June 24, 2018

Nonprofits Could be Forced to Pay to Save the Postal Service

It’s difficult to find numbers that don’t contradict each other, some reports say nonprofits are doing better than expected in this uncertain economic environment while others insist it’s still rough out there, especially for organizations that rely on donations to get by. For nonprofits, it doesn’t matter how the year is going, it may soon cost more to send out those pleading donation mailers.

The Postal Regulatory Commission is looking at a 2 cent increase for first class mail, an 8% increase for periodicals (just what the doctor ordered for struggling print publications) and a 23% increase on parcels. While they have not specifically mentioned an increase in nonprofit mailer pricing, the PRC has already identified certain “underwater” mail classes, non-profit mail being one such case.


As is, authorized nonprofits get a price break of about 40% over commercial mail prices so you could see why a struggling USPS might go straight for non-profits when looking for additional revenue sources to close its $7 billion budget gap.

Overall, postal prices are expected to rise 4 – 5%, a huge jump from the legally allowed .6% the Postal Service can use to adjust for inflation. Seeing as how we supposedly haven’t experienced any inflation this year, the jump is that much more disheartening to mass mailers.

Not surprisingly, there’s a nonprofit set up to focus on postal issues around nonprofit mail and they’re all over it. Said Tony Cooper of the Washington-based Alliance of Nonprofit Mailers, the USPS delivery system “is a system that’s built to handle about 300 billion pieces of mail, and they’ve got about 170 billion, and it’s set to decrease. It’s basically twice as big as it needs to be. It’s that excess capacity and costs that are creating the need in their minds to do this.” Hear that, USPS? Cut the fat before you start going after the little guys.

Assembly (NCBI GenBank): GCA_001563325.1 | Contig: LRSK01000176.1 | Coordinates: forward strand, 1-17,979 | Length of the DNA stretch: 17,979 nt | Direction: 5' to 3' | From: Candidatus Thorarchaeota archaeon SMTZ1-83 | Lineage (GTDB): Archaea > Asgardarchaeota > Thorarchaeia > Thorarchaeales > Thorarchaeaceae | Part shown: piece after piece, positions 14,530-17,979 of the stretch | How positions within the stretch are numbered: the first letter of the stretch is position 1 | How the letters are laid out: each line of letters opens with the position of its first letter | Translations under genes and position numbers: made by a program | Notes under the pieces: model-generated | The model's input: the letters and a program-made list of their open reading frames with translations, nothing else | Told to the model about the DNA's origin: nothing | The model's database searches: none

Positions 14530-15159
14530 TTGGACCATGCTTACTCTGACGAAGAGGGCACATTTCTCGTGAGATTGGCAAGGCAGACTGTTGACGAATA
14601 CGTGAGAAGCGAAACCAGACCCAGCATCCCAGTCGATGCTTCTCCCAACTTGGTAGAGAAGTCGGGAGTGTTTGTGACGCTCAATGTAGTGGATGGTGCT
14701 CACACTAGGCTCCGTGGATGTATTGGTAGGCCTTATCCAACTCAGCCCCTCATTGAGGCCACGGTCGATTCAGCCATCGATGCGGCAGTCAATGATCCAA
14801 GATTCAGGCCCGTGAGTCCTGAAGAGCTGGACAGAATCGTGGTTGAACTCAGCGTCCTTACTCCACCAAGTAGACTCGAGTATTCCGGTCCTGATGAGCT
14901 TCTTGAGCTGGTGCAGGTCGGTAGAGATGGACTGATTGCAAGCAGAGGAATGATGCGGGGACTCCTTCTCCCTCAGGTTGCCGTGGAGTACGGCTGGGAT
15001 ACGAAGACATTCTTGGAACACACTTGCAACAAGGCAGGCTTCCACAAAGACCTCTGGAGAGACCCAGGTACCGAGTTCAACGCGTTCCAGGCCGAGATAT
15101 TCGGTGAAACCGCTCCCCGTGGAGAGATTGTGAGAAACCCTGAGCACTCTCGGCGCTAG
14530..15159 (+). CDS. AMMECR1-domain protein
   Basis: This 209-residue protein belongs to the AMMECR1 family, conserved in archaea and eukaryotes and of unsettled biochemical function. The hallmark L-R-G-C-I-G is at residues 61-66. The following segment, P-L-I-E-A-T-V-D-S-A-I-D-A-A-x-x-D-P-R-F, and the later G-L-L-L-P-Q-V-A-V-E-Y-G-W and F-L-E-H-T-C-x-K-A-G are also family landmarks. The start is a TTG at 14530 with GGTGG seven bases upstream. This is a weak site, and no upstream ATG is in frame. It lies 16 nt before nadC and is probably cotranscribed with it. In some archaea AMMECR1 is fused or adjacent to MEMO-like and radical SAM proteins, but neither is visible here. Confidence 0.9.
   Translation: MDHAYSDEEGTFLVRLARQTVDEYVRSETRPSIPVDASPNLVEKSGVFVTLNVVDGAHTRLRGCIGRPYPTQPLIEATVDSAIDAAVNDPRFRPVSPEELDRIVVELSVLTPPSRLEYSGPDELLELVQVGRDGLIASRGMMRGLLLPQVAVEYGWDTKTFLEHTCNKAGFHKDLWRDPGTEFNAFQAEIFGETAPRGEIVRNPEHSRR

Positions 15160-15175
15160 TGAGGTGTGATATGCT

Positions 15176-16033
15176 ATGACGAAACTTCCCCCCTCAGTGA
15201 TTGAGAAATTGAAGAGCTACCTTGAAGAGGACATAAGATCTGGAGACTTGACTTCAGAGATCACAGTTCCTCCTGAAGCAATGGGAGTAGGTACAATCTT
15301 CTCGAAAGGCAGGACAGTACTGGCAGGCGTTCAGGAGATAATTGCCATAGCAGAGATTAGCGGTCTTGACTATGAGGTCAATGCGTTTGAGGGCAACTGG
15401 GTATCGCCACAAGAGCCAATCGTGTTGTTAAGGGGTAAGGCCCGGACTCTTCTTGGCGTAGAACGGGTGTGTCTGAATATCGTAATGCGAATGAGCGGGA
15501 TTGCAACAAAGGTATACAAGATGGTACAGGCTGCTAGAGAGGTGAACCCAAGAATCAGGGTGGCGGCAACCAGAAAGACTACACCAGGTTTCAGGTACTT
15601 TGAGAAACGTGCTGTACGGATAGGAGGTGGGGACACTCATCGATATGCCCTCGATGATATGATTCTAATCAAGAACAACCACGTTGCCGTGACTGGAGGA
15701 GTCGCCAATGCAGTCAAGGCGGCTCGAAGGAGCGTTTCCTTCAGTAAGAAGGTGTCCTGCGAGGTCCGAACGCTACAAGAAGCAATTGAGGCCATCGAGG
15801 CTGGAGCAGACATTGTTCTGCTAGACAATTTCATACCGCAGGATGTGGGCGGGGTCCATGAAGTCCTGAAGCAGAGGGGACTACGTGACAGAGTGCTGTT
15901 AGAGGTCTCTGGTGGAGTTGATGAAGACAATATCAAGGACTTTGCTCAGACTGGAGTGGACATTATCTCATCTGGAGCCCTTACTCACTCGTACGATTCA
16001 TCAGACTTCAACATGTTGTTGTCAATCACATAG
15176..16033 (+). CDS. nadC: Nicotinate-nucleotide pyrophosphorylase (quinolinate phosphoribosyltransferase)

Adrienne Gonzalez is the founder of Jr. Deputy Accountant, a former CPA wrangler and a Going Concern contributor. You can see more of her posts here and all posts on the CPA Exam here.

It’s difficult to find numbers that don’t contradict each other, some reports say nonprofits are doing better than expected in this uncertain economic environment while others insist it’s still rough out there, especially for organizations that rely on donations to get by. For nonprofits, it doesn’t matter how the year is going, it may soon cost more to send out those pleading donation mailers.

The Postal Regulatory Commission is looking at a 2 cent increase for first class mail, an 8% increase for periodicals (just what the doctor ordered for struggling print publications) and a 23% increase on parcels. While they have not specifically mentioned an increase in nonprofit mailer pricing, the PRC has already identified certain “underwater” mail classes, non-profit mail being one such case.


As is, authorized nonprofits get a price break of about 40% over commercial mail prices so you could see why a struggling USPS might go straight for non-profits when looking for additional revenue sources to close its $7 billion budget gap.

Overall, postal prices are expected to rise 4 – 5%, a huge jump from the legally allowed .6% the Postal Service can use to adjust for inflation. Seeing as how we supposedly haven’t experienced any inflation this year, the jump is that much more disheartening to mass mailers.